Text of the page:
Naval Intelligence Division (United Kingdom)

The Naval Intelligence Division (NID) was created as a component part of the Admiralty War Staff in 1912. It was the intelligence arm of the British Admiralty before the establishment of a unified Defence Intelligence Staff in 1964. It dealt with matters concerning British naval plans, with the collection of naval intelligence. It was also known as "Room 39", after its room number at the Admiralty.[1]

For the division in the Israel Navy, see Naval Intelligence Division (Israel).
Naval Intelligence Division
Division overview
Preceding Division
Superseding agency
JurisdictionGovernment of the United Kingdom
HeadquartersAdmiralty Building
Parent departmentAdmiralty Naval Staff


The Foreign Intelligence Committee was established in 1882[2] and it evolved into the Naval Intelligence Department in 1887.[3]

The NID staff were originally responsible for fleet mobilisation and war plans as well as foreign intelligence collection; thus in the beginning there were originally two divisions: (1) intelligence (Foreign) and (2) Mobilisation. In 1900 another division, War, was added to deal with issues of strategy and defence, and in 1902 a fourth division, Trade, was created for matters related to the protection of merchant shipping. The Trade Division was abolished in October 1909 in the wake of the Committee of Imperial Defence inquiry into the feud between the First Sea Lord, Admiral Sir John Fisher and former Commander-in-Chief Channel Fleet, Admiral Lord Charles Beresford, when it was discovered that the captain heading the Trade Division had been supplying the latter with confidential information during the inquiry.[4]

In 1910, the NID was shorn of its responsibility for war planning and strategy when the outgoing Fisher created the Navy War Council as a stop-gap remedy to criticisms emanating from the Beresford Inquiry that the Navy needed a naval staff—a role the NID had been in fact fulfilling since at least 1900, if not earlier. After this reorganisation, war planning and strategic matters were transferred to the newly created Naval Mobilisation Department and the NID reverted to the position it held prior to 1887—an intelligence collection and collation organisation.[5]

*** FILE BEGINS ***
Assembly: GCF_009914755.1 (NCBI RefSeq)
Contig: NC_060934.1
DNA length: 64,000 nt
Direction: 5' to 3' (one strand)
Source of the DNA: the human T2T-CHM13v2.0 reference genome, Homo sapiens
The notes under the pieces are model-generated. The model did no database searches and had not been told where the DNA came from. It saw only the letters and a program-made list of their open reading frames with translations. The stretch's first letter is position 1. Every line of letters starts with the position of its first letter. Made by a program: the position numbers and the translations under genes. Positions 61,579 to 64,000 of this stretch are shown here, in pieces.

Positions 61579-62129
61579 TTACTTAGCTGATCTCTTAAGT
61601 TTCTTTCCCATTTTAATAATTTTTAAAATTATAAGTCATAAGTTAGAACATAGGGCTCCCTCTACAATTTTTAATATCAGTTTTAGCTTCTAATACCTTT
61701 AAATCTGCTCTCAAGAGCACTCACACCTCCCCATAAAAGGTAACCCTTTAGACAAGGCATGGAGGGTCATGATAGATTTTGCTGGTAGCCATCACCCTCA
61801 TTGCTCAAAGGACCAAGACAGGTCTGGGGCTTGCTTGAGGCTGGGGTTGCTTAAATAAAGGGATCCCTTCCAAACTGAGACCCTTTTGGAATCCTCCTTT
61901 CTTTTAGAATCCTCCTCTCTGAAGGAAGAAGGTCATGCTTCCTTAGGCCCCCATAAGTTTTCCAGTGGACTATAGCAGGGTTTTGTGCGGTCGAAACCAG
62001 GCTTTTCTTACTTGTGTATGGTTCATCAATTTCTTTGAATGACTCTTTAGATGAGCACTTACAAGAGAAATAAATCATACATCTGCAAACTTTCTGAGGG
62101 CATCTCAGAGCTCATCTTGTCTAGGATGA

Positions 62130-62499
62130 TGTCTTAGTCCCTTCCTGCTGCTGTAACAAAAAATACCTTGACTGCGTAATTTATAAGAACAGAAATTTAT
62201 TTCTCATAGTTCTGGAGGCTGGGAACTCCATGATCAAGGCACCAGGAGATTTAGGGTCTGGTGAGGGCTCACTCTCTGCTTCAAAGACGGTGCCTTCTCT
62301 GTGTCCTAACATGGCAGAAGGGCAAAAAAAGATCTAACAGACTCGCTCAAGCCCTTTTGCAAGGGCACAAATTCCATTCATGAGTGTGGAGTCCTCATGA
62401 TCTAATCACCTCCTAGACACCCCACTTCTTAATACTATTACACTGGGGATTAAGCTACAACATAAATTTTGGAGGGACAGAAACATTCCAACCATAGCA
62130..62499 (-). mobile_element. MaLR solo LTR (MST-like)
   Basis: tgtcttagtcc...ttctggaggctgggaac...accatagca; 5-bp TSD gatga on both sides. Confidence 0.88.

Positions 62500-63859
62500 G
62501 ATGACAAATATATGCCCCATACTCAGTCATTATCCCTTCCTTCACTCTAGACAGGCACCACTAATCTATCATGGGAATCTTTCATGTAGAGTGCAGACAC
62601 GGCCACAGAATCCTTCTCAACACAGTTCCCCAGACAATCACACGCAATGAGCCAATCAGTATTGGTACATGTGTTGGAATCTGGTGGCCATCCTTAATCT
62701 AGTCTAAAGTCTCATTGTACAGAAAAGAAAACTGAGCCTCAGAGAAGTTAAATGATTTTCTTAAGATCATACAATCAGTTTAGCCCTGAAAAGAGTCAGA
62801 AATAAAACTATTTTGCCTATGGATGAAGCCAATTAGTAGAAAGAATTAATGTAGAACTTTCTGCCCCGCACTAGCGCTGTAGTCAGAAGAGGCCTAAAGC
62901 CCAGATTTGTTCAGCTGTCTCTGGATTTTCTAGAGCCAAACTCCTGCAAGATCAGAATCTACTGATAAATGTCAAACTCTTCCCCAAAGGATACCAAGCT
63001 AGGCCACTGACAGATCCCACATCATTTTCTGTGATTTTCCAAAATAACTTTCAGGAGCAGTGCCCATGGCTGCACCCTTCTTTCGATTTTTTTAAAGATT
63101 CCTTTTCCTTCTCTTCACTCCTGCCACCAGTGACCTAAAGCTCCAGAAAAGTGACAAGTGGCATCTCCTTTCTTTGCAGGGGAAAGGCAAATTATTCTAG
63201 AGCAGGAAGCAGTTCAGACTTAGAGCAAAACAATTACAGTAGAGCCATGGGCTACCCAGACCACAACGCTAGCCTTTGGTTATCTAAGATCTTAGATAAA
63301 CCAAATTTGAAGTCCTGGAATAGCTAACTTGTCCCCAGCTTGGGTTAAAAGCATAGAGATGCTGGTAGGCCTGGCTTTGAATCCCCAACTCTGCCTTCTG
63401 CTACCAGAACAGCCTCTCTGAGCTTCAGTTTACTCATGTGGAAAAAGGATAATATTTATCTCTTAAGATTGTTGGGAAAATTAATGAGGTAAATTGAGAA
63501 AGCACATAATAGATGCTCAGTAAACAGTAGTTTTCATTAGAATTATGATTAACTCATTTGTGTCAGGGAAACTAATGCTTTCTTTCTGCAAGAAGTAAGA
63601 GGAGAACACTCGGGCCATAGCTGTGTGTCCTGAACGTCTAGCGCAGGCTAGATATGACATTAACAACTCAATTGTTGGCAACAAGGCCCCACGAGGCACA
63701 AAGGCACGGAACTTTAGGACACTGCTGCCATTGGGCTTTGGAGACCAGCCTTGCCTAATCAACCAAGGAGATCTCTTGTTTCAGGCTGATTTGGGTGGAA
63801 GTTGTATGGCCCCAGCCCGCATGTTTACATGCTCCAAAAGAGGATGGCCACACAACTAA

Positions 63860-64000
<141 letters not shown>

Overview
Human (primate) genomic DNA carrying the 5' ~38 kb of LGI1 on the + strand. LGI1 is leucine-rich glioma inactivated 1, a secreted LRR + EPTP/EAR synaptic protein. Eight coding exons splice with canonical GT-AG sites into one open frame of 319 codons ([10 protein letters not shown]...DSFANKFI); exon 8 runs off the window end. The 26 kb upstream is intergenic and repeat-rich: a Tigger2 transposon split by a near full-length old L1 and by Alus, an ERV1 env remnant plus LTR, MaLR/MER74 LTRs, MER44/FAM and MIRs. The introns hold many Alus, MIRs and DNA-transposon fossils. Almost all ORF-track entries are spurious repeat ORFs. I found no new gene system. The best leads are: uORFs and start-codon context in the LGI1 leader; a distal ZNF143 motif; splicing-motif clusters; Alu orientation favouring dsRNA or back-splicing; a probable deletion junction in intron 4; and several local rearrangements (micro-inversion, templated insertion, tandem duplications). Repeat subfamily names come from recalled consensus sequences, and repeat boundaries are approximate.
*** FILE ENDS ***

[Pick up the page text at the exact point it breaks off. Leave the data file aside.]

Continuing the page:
In 1912 the division was established as a component part of the new Admiralty War Staff organisation when that body was abolished in 1917 it continued as a division of the new Admiralty Naval Staff until 1964 when the Admiralty Department was abolished.

World War I

During World War I the NID was responsible for the Royal Navy's highly successful cryptographic efforts, Room 40.[6] The interception and decoding of the Zimmermann Telegram played a role in bringing the United States into the War. It has described as the most significant intelligence triumph for Britain during World War I,[7] and one of the first occasions on which a piece of signals intelligence influenced world events.[8]

World War II

Naval Ultra messages were handled differently from Army and Air Force Ultra because the Admiralty was an operational HQ and could give orders during a battle; while the Imperial General Staff (Army) and Air Staff would give commanders general orders such as, "clear the enemy out of Africa" without telling them how to do it. Hence verbatim translations of naval decodes were sent by Hut 4 to the NID and nowhere else (except for some naval intelligence sent directly from Bletchley Park to Commanders-in-Chief in the Mediterranean).[9]

Hut 8 which decrypted Enigma messages for Hut 4 to translate and analyse had less information for Ultra as the Kriegsmarine operated Enigma more securely than the German Army and Air Force. Hut 4 also broke various hand cyphers and some Italian naval traffic.[10]

The NID also initiated the 30th Assault Unit whose role was information gathering, reconnaissance and sabotage. Members of the unit, including Ralph Izzard, are acknowledged as inspirations for Ian Fleming (who also worked for the NID) in the creation of his fictional spy, James Bond.[11]